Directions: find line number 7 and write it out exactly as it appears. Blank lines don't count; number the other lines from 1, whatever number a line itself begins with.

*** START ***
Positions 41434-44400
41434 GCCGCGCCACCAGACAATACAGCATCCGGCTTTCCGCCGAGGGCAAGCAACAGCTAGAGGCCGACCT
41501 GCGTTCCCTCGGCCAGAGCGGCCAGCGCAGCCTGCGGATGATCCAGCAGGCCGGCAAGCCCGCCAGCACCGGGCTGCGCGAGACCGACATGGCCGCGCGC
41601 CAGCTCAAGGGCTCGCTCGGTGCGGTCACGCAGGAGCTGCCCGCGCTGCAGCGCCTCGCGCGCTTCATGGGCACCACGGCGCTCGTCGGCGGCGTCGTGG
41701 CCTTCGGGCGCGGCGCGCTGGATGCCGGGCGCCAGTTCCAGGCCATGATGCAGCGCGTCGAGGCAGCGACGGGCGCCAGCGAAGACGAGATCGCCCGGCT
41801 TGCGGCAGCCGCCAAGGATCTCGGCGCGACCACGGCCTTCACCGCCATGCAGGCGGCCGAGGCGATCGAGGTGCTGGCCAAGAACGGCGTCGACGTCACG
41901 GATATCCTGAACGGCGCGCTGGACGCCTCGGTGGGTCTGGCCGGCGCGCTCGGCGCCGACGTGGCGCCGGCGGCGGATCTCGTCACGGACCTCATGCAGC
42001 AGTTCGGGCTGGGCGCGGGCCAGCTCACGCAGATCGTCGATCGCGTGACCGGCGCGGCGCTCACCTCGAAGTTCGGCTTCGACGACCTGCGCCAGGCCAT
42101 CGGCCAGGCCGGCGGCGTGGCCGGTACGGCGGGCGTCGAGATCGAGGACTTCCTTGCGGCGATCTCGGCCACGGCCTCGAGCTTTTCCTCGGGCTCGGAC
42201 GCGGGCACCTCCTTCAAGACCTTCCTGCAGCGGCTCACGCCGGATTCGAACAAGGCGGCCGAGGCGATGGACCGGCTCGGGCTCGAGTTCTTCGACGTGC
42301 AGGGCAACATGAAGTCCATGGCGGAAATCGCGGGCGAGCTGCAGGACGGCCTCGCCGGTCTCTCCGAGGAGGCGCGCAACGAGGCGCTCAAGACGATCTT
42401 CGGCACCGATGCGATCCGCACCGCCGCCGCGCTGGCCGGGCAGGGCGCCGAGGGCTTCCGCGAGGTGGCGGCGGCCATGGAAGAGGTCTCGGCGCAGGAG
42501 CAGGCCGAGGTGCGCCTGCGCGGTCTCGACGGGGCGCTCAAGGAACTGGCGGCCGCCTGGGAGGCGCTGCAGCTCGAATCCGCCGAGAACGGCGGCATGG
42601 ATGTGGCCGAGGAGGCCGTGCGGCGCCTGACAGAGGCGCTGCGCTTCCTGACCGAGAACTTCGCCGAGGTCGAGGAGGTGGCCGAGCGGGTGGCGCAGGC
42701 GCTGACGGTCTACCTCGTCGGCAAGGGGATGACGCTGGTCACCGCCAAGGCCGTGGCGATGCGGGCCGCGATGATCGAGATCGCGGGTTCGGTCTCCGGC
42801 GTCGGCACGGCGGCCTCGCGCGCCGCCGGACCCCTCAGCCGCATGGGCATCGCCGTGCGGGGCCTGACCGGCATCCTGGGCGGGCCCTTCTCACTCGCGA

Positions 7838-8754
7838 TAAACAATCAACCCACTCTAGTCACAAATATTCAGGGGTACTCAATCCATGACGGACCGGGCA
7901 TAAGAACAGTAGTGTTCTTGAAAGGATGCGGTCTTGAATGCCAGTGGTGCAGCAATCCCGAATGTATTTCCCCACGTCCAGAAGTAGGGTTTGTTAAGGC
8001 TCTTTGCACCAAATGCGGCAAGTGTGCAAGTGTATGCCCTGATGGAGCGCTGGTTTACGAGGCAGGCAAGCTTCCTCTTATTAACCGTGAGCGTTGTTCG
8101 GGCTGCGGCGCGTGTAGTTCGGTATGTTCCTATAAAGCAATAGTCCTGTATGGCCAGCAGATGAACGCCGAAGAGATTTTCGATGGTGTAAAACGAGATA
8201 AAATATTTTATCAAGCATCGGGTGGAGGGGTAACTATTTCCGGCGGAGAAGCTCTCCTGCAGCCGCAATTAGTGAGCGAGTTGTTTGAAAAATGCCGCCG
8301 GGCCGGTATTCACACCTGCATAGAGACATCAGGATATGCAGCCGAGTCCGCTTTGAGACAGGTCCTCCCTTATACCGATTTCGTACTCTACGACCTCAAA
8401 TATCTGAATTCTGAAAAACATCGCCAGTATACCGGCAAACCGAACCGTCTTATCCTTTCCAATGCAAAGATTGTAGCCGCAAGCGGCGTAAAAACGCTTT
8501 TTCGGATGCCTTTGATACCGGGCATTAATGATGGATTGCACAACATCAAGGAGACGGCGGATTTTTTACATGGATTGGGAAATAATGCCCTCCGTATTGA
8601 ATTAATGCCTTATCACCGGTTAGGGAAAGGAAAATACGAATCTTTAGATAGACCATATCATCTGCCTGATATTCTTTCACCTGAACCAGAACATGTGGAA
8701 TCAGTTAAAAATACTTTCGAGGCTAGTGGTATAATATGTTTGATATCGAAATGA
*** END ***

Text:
41901 GATATCCTGAACGGCGCGCTGGACGCCTCGGTGGGTCTGGCCGGCGCGCTCGGCGCCGACGTGGCGCCGGCGGCGGATCTCGTCACGGACCTCATGCAGC